Cecil the Lion’s Death Reveals Americans’ Big Role in Trophy Hunting

A Minnesota dentist’s killing of the famous lion has sparked outrage, but it remains to be seen whether it will spur a crackdown on big game hunting.

(Photo: Flickr)

Jul 29, 2015· 4 MIN READ
Taylor Hill is an associate editor at TakePart covering environment and wildlife.

With one shot of his bow, Walter Palmer went from being a Minneapolis dentist to the world’s most reviled big game hunter.

The public outcry following his hunt of Zimbabwe’s famous tourist attraction, Cecil the Lion, has not only led to the closure of his dental office but could be a galvanizing force in altering the trophy hunting industry in the United States that’s fueling wildlife loss in Africa, according to conservationists.

Killing rare animals is nothing new for the dentist, who has crossbow records for killing a menagerie’s worth of wildlife, including rhino, warthogs, buffalo, and more. But none of his kills brought a spotlight on the contentious issue of trophy hunting until he and his hired Zimbabwean hunters lured the black-maned Cecil out from the protection of national park boundaries with bait.

The heavily studied lion—he had a GPS collar on when he was shot—wandered wounded for 40 hours before finally being tracked down and shot with a gun by the hunters.

“I’ve never seen any sort of animal issue resonate like this before,” said Beth Allgood, campaigns director at the International Fund for Animal Welfare. When she first heard the reports about Cecil’s death at the hands of a Spaniard, Allgood was a little surprised, but then it was revealed the hunter was an American—a story line Allgood with her 20 years in conservation work is familiar with.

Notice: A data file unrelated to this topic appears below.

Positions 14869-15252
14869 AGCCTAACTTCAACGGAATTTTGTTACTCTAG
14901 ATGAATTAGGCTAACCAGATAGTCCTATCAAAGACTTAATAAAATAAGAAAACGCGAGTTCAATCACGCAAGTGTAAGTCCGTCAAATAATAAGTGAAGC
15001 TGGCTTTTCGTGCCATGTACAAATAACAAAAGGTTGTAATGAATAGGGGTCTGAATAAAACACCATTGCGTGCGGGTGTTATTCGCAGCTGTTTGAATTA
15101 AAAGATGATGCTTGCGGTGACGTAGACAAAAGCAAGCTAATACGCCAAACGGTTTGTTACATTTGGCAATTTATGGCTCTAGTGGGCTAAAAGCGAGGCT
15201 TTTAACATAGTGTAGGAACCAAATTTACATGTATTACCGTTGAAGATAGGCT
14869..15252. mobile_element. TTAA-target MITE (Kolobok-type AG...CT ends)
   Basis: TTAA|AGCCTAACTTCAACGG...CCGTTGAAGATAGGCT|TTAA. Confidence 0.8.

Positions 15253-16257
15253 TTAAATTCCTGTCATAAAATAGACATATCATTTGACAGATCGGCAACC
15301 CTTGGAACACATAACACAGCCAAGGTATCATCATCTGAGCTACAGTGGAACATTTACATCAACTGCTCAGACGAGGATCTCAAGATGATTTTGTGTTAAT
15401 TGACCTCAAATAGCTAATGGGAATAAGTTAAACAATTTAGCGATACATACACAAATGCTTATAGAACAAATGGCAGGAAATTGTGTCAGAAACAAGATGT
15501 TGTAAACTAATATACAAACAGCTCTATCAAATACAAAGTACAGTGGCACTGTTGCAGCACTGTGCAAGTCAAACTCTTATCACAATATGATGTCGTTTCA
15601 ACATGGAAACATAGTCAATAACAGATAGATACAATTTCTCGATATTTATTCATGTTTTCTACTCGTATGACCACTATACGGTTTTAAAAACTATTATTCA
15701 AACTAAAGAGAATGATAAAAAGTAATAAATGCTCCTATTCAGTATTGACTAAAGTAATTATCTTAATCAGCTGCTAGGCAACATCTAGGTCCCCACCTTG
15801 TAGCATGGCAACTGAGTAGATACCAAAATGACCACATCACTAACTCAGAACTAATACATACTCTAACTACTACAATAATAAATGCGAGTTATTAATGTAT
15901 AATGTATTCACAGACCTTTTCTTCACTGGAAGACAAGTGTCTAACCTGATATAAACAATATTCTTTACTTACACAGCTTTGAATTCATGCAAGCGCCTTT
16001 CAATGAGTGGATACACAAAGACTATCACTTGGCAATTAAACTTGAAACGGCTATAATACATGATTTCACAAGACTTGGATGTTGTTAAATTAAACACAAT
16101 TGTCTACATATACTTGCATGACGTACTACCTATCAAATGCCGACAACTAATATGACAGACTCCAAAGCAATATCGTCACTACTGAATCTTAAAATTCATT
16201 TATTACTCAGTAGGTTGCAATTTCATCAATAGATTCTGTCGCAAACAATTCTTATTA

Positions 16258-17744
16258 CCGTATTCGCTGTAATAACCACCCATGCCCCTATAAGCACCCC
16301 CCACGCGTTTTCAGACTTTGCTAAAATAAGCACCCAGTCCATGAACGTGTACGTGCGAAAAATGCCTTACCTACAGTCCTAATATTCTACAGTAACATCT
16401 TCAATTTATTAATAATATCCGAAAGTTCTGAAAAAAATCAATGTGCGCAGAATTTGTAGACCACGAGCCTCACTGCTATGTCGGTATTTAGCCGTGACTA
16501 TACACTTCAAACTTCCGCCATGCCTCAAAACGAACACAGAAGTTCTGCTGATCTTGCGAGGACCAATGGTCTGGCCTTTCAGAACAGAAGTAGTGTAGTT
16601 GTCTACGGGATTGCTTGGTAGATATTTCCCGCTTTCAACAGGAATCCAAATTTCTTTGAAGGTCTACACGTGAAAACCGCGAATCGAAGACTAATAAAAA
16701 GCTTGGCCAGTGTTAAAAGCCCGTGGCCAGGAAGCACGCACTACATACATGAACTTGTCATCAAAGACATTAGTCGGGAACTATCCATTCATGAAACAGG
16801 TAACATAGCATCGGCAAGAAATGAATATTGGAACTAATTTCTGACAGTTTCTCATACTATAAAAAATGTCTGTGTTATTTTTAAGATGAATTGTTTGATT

“Americans don’t like to accept the role we play in wildlife trade,” Allgood said. “We like to look at China fueling demand and Africa not doing enough to protect these animals, but when it comes to lions, we have a big part in it.”

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Americans traveling to Africa make up more than 60 percent of the foreign-participated lion trophy hunts carried out each year, according to John Jackson, president of the lobbying group Conservation Force. About 15,000 hunters make the trek annually, and a majority of them want to bring back a trophy, Jackson said. The group argues that lion hunts are integral to the species’ conservation, and the big game industry—worth $675 million in South Africa alone—brings in money for habitat expansion and species conservation efforts.

But those efforts haven’t stemmed the rate at which lions are dying off. Across the continent, there has been a 60 percent decline in lions over the past 30 years. Habitat loss and poaching have contributed to the demise, but hunting also plays a role, said Allgood.

Oxford University professors have also been studying the effects of big game hunting on lion populations in Zimbabwe. Of the 62 lions they tagged in the region, 24 have been shot and killed by sport hunters. Ten have died from other causes.

There were once 200,000 lions roaming Africa. Today, there are fewer than 32,000. That has prompted the U.S. Fish and Wildlife Service to consider listing African lions as a threatened species.

The move could potentially limit the countries from which big game hunters can bring back lion trophies. Eleven countries currently allow lion hunt safaris, but new regulations would require these countries to show FWS officials that their lion populations are healthy and managed properly, and that plans are in place to conserve the species.

But listing the lion only puts a Band-Aid on a bigger issue, argues Eric Jensen, a University of Warwick professor who studies public engagement in wildlife issues.